Scientists focus on epigenetics to identify factors involved in Hispanic childhood obesity

Are there changes that affect genes and fuel a person's propensity to develop obesity? That's a question under study at Texas Biomedical Research Institute. Associate Scientist Melanie Carless, Ph.D., is Principal Investigator of a $3 million, four-year grant from the National Institute of Diabetes, Digestive and Kidney Diseases to research this hypothesis.

The Centers for Disease Control calls U.S. obesity an "epidemic," with 40% of adults and 19% of children considered obese. Within children, however, there are disparities among ethnicities. Hispanic children have the highest rate of obesity at 26% compared to African American (22%), Caucasian (14%), and Asian (11%) children.

Dr. Carless and her collaborators will be studying an area of research called epigenetics - which describes changes to our DNA, RNA, or proteins that are affected by both the environment and genetic makeup and that regulate gene and protein expression. Her team will be examining a specific area of epigenetics, DNA methylation, which is capable of switching genes on and off.

"If we start at the cellular level and then look at whole organisms like the human body and how we use energy, then we can identify pathways that are involved in the development of obesity and also potentially mechanisms by which we can intervene and treat obesity," Dr. Carless explained, "we are trying to relate changes at a person's cellular level to the physical expression of obesity to identify mechanisms for treatment."

The first part of the study involves a group of 900 Texas Hispanic children who have a high propensity for obesity. Scientists will combine physical data like caloric intake, physical activity, energy expenditure, metabolic rate and glucose levels with another factor measured in a blood sample called DNA methylation. Methylation is a biochemical process where methyl groups are added to DNA in a way that changes the expression of certain genes, and often the production of proteins. They will test whether methylation of specific genes is related to the physical data collected to increase risk for obesity.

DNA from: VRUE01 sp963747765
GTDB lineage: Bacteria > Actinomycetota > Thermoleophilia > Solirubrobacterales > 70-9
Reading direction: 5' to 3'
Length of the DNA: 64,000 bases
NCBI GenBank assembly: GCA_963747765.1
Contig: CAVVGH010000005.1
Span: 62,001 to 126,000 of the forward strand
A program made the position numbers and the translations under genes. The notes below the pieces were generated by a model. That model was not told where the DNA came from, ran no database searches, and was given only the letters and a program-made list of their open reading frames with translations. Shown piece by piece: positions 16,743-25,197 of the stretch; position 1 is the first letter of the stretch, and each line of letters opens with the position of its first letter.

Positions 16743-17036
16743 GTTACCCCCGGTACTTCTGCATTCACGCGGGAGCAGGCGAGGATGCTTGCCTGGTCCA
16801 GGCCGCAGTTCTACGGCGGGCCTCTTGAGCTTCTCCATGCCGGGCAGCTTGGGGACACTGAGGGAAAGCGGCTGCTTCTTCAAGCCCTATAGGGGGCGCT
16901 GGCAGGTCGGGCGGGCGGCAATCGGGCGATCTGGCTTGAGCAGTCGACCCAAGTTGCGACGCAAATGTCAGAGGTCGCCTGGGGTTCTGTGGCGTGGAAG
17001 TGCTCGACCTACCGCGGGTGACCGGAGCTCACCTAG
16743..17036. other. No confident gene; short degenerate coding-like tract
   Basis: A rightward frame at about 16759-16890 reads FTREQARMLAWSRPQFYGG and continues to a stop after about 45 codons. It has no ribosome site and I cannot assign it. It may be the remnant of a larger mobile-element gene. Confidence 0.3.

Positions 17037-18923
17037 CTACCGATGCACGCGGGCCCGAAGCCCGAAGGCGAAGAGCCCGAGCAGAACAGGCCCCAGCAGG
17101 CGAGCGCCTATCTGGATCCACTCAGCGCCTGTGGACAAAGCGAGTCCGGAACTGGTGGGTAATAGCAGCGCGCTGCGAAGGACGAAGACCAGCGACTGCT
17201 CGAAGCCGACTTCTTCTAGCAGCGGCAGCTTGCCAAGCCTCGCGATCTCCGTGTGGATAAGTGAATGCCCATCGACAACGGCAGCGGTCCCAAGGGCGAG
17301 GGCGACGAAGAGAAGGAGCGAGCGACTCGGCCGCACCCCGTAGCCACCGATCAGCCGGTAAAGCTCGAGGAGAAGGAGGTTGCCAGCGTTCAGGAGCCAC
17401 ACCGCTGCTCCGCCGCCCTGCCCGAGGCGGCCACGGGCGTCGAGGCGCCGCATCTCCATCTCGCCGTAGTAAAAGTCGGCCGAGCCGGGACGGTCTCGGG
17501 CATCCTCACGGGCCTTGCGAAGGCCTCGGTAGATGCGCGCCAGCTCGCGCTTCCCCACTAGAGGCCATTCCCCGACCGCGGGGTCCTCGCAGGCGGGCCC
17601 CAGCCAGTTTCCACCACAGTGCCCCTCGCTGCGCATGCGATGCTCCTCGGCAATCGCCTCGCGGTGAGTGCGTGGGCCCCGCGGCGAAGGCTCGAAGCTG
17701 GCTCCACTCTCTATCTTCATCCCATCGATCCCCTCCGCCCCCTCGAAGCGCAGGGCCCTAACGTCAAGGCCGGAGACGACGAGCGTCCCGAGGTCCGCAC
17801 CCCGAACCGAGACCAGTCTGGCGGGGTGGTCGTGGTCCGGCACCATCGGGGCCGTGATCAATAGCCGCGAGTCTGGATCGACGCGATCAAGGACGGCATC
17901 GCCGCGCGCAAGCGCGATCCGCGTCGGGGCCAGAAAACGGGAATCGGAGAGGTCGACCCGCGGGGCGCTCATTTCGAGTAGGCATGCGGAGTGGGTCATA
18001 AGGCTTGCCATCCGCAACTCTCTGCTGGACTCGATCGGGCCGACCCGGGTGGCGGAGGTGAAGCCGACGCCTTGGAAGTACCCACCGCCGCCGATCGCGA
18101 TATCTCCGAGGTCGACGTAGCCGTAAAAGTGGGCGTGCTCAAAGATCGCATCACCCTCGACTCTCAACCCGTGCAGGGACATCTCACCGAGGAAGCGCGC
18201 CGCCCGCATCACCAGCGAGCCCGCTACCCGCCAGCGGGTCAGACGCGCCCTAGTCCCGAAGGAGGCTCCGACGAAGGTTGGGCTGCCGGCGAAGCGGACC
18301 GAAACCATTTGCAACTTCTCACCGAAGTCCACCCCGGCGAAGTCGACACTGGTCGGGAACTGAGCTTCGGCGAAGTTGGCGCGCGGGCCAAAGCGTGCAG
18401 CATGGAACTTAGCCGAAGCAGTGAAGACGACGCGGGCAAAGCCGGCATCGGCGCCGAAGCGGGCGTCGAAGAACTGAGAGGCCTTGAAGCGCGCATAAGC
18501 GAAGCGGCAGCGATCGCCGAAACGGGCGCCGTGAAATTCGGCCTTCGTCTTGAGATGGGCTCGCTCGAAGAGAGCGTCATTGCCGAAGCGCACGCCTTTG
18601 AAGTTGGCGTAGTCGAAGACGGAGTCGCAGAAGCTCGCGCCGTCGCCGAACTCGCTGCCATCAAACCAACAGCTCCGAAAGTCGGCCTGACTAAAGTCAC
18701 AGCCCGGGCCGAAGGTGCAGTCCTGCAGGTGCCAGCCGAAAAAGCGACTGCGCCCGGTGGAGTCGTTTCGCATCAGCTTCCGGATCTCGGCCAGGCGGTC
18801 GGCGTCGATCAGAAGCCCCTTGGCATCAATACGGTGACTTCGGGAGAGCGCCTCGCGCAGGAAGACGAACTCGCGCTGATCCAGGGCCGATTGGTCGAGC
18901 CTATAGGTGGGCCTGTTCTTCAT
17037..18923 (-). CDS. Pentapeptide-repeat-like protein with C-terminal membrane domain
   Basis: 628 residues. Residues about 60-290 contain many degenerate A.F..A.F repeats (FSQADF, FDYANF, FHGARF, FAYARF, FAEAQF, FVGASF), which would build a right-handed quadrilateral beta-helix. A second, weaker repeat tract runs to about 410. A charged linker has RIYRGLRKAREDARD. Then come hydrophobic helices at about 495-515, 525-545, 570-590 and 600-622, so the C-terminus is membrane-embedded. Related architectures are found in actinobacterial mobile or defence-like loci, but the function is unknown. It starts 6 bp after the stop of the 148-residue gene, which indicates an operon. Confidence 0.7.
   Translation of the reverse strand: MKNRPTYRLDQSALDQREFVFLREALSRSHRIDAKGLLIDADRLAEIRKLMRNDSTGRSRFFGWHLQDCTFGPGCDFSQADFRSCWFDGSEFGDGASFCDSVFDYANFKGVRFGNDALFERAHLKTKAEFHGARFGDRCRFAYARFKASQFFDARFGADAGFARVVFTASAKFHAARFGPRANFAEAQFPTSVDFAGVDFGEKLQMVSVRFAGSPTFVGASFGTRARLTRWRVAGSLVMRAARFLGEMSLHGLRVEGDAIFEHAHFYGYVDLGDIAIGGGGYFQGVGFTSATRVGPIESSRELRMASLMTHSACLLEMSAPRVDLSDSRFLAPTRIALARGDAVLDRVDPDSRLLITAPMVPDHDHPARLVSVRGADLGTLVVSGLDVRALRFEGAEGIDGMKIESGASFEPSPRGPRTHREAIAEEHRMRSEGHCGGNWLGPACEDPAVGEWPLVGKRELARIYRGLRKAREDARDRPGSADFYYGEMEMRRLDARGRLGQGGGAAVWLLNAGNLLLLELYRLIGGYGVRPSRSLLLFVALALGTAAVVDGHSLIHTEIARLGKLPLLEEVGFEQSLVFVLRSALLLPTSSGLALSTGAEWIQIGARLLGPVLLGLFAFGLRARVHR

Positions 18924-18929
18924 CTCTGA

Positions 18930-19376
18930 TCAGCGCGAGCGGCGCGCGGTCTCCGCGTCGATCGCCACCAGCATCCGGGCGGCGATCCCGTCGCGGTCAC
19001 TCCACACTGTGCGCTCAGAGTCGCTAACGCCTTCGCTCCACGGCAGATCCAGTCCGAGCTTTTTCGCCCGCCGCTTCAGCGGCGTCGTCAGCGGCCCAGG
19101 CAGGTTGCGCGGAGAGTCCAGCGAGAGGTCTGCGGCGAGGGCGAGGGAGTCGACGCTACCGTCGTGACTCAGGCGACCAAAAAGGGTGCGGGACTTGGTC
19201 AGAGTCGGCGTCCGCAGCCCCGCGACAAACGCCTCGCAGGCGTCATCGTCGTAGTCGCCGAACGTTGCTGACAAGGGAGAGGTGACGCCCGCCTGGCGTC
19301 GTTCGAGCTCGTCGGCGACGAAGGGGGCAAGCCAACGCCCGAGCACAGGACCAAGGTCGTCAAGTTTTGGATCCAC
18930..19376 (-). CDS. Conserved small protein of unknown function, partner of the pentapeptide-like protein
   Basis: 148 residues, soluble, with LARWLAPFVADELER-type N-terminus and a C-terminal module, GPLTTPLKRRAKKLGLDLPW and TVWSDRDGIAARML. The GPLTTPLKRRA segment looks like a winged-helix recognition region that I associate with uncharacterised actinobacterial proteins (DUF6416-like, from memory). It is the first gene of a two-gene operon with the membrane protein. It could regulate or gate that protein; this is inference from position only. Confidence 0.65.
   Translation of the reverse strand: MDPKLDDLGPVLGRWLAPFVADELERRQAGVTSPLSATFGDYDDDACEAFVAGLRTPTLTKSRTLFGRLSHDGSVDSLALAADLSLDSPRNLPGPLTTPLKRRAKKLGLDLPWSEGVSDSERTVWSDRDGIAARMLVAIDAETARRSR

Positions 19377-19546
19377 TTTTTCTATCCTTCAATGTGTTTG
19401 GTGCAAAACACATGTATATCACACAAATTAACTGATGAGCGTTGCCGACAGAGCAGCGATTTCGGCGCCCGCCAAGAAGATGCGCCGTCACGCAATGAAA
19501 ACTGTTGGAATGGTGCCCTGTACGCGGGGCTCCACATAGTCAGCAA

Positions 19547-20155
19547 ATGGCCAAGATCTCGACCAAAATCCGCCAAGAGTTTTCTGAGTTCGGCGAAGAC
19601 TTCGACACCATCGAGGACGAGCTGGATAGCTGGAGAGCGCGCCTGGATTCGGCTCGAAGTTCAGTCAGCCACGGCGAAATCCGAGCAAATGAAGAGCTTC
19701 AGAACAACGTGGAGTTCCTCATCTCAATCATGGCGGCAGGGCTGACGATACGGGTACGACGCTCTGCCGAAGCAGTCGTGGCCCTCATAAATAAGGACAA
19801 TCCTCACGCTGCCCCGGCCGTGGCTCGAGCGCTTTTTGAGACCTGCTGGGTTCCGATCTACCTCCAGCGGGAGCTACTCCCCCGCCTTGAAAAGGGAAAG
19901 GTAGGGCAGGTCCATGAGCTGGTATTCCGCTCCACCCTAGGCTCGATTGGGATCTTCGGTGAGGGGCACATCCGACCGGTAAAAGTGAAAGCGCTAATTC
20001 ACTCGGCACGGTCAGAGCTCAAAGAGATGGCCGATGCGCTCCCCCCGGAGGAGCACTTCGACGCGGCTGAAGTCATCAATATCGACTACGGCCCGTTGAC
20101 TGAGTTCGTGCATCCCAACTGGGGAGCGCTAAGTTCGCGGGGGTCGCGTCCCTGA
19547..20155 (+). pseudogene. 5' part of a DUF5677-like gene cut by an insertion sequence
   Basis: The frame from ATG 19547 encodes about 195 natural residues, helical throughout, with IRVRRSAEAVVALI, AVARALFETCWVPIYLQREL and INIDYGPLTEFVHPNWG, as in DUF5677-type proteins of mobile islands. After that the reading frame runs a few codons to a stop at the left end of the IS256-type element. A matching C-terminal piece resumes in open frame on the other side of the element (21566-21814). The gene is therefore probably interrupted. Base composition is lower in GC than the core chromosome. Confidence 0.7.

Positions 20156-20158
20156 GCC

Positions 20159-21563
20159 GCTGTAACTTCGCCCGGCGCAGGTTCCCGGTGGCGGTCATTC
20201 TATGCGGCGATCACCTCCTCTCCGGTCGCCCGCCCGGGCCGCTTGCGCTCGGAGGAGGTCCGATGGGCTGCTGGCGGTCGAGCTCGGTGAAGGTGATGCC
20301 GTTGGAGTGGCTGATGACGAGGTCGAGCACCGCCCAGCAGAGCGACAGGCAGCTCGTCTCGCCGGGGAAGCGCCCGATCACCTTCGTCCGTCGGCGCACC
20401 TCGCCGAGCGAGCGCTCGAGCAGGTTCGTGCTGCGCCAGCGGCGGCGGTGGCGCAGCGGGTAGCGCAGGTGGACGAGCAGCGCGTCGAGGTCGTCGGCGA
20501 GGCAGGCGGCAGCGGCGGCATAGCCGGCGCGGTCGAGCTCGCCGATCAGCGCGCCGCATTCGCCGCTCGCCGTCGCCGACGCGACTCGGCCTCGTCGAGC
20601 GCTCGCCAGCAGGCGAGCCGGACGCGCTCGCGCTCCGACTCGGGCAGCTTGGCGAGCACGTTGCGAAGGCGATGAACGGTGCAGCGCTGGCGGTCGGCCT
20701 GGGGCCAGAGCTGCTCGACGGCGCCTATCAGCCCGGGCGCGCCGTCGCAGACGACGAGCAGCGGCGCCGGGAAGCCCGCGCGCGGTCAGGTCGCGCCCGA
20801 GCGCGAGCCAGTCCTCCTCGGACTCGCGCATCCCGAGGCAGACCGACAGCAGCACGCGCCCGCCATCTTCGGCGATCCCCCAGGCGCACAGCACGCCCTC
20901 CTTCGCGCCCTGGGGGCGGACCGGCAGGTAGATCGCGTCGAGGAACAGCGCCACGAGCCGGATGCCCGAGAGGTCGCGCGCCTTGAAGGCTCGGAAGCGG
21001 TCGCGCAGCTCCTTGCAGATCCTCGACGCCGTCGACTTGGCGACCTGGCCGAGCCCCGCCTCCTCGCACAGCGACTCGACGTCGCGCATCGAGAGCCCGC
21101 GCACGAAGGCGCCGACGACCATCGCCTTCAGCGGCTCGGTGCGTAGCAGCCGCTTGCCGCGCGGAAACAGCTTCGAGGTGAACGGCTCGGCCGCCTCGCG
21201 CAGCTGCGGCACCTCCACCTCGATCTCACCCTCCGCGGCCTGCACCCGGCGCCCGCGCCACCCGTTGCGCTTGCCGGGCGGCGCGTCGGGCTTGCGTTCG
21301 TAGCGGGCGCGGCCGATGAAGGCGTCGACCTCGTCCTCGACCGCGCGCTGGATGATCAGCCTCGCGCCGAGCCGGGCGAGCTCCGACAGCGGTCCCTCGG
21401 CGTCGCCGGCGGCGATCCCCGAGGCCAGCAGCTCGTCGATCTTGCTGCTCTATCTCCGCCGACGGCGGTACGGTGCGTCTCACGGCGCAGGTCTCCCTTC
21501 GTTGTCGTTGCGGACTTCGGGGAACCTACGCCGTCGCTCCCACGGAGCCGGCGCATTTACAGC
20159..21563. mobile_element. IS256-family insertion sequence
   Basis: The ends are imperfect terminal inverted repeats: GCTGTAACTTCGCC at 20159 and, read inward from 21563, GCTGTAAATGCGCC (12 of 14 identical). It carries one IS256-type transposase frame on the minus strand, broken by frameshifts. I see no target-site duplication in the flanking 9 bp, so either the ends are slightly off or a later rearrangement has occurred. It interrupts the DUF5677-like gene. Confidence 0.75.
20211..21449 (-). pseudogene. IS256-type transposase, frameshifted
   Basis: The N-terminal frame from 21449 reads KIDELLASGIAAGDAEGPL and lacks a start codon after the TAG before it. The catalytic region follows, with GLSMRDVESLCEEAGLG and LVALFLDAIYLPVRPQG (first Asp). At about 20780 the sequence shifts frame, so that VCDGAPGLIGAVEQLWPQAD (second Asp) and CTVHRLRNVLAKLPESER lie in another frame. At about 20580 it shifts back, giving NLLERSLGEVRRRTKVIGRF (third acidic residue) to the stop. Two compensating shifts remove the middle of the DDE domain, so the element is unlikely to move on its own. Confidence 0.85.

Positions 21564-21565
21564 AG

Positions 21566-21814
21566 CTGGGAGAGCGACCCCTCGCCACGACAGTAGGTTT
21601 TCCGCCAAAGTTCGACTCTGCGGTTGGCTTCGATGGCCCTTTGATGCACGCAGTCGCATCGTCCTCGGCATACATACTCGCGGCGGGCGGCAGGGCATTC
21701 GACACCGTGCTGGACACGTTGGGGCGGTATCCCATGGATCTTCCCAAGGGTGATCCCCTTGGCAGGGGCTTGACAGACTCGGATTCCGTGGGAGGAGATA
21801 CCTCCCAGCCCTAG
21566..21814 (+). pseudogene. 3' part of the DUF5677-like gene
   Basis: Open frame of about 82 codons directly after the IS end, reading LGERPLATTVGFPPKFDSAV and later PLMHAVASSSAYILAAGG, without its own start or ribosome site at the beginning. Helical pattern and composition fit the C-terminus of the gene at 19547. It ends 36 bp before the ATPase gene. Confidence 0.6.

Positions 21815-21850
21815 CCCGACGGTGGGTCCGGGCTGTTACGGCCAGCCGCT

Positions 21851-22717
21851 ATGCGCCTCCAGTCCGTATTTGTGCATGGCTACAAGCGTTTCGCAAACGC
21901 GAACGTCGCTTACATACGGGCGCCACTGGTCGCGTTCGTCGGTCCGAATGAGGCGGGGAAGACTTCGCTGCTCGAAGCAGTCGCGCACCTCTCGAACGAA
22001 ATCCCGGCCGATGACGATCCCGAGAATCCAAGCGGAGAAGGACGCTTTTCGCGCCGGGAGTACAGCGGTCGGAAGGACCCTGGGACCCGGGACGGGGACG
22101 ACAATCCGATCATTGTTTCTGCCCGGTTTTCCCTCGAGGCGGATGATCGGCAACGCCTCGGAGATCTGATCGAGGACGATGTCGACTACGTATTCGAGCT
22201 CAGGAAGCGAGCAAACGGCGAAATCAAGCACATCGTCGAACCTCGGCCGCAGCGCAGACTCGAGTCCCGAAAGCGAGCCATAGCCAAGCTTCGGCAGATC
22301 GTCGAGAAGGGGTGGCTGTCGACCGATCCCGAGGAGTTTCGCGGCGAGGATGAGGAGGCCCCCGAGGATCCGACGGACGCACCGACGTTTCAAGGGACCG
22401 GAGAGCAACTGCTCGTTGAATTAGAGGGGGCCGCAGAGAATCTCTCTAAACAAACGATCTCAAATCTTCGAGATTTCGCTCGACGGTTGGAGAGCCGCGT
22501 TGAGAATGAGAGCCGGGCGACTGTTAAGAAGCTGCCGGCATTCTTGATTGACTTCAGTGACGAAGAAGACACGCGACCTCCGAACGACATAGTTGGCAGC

In the second phase of the study, scientists will compare changes in blood with changes in muscle tissue and muscle cells and see how these changes correlate. Using blood samples, scientists will induce pluripotent stem cells (or master cells) which can be directed to develop into skeletal muscle cells for experimentation.

Part three of the study involves the use of CRISPR (a new technology to alter DNA sequences and modify gene function) to go into cells and change the methylation levels at specific sites to see what impact that has on the cells and how they might utilize energy. That information could lead to more targeted drug therapies for obesity, or someday, editing to correct an underlying issue at the DNA level.

"I think it's really important," Carless explained. "Obesity can be a huge factor in serious medical problems including diabetes, high blood pressure, atherosclerosis, and heart disease. We need to understand how obesity develops at a young age and the impact this might have on health later in life. If we can start to reduce the rates of obesity in the U.S., we will start to see a decline in multiple other disorders."

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